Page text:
Colin Mills, compiler of the Hortus Camdenensis, died in late November 2012 after a short illness. As he always considered the Hortus his legacy, it is his family's intention to keep the site running in perpetuity. It will not, however, be updated in the near future.

Citrus aurantiifolia (Christm.) Swingle

Irregularly branched small, spiny tree with elliptic-oval pale green leaves and white flowers followed by round to oval green fruit, ranging in taste from acid to sweetish. To 4m. [RHSD, Hortus].

Horticultural & Botanical History

Many citrus fruits are referred to as Lime. The true Lime as described here, is often confounded with the Sweet Lemon, Citrus limetta Risso, which see. Highly valued as an easily stored anti-scorbutic in the 19th century.

‘The Lime (C. acida) is generally considered to be remotely allied to the Citron, but may be, as we know it, a modified and improved form of the wild lime (C. hystrix) of India or the Malay Islands. Though classed as a shrub, in a favorable climate and with room to expand it forms a small tree. Being the most tender of the family and nearly always in a growing state, it is easily killed down by frost, but never fails to spring up again vigorously. It is very thorny, and when closely planted forms an admirable and impenetrable hedge, always full of fruit and so robust as to need little care.’ [American Fruit Culturist p.646/1911]. Long cultivated, particularly in the West Indies but, not withstanding the above, its origins are obscure.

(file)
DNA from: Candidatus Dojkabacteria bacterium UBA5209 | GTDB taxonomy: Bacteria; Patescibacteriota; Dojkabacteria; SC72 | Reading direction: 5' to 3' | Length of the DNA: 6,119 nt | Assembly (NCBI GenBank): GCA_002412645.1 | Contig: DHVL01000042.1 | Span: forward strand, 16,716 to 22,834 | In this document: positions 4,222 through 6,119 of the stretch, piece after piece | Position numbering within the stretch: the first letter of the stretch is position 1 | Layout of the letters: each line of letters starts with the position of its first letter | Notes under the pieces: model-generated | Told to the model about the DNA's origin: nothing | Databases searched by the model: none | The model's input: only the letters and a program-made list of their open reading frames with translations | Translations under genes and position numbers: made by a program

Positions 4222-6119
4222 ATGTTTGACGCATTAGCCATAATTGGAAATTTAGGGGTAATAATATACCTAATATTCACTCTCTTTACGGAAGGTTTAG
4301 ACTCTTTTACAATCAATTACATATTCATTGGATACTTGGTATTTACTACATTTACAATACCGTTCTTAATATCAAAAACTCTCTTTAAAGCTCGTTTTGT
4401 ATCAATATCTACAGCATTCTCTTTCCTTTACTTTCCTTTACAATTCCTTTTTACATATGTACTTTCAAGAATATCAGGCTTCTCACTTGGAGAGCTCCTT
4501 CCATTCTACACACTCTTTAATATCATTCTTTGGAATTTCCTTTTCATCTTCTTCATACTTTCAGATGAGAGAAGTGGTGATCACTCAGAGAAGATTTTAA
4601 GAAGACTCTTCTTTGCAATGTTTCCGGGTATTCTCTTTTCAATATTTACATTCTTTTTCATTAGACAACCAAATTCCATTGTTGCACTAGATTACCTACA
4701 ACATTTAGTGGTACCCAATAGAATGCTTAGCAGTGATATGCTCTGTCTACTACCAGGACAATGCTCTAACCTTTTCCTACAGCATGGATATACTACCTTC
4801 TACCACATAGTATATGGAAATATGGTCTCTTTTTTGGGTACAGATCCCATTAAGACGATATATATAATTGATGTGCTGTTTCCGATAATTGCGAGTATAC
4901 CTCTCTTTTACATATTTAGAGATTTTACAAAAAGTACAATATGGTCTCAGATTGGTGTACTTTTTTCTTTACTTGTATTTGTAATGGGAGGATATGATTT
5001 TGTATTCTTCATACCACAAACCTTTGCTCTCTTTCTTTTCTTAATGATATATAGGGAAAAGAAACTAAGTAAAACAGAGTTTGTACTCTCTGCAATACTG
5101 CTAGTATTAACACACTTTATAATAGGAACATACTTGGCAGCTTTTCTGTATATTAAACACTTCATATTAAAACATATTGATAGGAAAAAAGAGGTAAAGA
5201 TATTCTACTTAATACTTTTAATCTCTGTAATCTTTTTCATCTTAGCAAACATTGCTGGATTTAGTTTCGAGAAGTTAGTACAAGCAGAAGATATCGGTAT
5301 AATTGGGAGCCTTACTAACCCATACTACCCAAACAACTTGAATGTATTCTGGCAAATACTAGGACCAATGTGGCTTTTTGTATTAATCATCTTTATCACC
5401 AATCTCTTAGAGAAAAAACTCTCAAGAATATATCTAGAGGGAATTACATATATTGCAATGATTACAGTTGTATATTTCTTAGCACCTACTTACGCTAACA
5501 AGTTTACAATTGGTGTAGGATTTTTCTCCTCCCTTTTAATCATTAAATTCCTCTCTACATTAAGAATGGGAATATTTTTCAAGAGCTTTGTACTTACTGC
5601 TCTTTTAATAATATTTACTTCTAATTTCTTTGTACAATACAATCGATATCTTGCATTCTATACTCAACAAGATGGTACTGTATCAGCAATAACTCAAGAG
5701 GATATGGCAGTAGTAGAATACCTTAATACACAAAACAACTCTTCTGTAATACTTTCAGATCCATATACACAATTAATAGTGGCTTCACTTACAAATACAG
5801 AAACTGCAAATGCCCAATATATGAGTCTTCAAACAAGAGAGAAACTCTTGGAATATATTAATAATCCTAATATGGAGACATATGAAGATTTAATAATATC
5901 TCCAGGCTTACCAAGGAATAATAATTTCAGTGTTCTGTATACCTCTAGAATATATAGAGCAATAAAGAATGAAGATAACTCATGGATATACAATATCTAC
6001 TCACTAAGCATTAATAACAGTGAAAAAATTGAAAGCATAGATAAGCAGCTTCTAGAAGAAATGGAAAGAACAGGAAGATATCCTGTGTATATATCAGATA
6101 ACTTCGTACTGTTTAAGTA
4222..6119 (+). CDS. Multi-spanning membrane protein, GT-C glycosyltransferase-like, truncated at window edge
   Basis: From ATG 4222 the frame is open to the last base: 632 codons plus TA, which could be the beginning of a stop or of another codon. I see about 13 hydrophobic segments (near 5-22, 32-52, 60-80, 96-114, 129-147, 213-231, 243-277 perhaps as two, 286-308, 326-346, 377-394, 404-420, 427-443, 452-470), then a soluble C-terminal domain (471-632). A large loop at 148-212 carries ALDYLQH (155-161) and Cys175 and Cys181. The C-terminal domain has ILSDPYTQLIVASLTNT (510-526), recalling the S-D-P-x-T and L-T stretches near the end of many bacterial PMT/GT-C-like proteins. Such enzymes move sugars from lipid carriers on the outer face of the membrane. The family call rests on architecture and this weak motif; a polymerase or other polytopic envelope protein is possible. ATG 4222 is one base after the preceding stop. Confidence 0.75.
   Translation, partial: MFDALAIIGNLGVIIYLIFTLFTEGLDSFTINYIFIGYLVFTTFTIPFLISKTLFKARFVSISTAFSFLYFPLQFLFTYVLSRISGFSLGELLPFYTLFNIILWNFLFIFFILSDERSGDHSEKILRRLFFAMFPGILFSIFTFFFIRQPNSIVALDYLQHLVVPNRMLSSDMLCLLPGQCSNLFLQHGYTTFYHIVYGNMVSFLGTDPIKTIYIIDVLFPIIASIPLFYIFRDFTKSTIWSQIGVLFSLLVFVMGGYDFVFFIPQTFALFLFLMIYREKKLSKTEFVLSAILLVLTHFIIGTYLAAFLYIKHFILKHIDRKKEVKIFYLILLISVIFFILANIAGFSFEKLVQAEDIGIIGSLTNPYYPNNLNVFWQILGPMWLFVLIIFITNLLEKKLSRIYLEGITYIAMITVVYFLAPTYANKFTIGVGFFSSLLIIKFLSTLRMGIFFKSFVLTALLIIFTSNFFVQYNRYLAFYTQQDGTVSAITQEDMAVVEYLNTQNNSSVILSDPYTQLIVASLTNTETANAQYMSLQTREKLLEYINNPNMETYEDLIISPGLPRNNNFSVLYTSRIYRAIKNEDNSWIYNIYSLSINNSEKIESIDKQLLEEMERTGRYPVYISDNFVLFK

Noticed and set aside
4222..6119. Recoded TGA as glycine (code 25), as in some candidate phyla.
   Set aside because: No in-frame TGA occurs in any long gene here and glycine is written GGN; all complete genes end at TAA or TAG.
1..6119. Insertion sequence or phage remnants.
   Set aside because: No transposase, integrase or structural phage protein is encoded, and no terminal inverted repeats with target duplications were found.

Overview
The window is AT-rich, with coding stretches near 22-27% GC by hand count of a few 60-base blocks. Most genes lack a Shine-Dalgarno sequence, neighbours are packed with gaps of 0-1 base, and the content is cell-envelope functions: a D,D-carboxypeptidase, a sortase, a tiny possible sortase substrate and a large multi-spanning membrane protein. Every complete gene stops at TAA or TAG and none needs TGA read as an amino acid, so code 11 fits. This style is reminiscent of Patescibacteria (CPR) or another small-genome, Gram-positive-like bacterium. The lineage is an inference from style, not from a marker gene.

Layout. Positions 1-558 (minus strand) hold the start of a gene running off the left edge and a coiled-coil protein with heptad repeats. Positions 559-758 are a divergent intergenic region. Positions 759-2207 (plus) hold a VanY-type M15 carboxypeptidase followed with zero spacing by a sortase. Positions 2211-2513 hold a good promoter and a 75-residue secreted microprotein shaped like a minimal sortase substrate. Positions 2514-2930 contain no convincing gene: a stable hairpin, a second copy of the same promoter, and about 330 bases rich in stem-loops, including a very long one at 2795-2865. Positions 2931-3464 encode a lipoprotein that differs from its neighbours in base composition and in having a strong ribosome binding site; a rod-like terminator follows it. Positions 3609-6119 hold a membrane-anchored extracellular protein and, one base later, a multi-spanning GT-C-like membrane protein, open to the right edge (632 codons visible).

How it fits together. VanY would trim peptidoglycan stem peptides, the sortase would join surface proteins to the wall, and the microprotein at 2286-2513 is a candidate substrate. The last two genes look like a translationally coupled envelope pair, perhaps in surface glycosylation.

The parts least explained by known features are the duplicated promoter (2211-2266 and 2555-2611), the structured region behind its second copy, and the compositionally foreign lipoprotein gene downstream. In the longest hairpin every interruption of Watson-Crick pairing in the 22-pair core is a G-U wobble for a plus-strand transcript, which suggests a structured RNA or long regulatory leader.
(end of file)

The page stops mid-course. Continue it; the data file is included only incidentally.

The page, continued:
History at Camden Park

Listed in all published catalogues as ‘True Lime’ [Orange tribe no.20/1843].


Published May 04, 2010 - 04:14 PM | Last updated May 04, 2010 - 04:28 PM

Family Rutaceae
Region of origin

Tropical Asia

  • Citrus medica L. subsp. limonum (Risso). Wight et Arn. var. limetta Engl.
  • Citrus acida Pers.
Common Name


Name in the Camden Park Record

True Lime

Confidence level high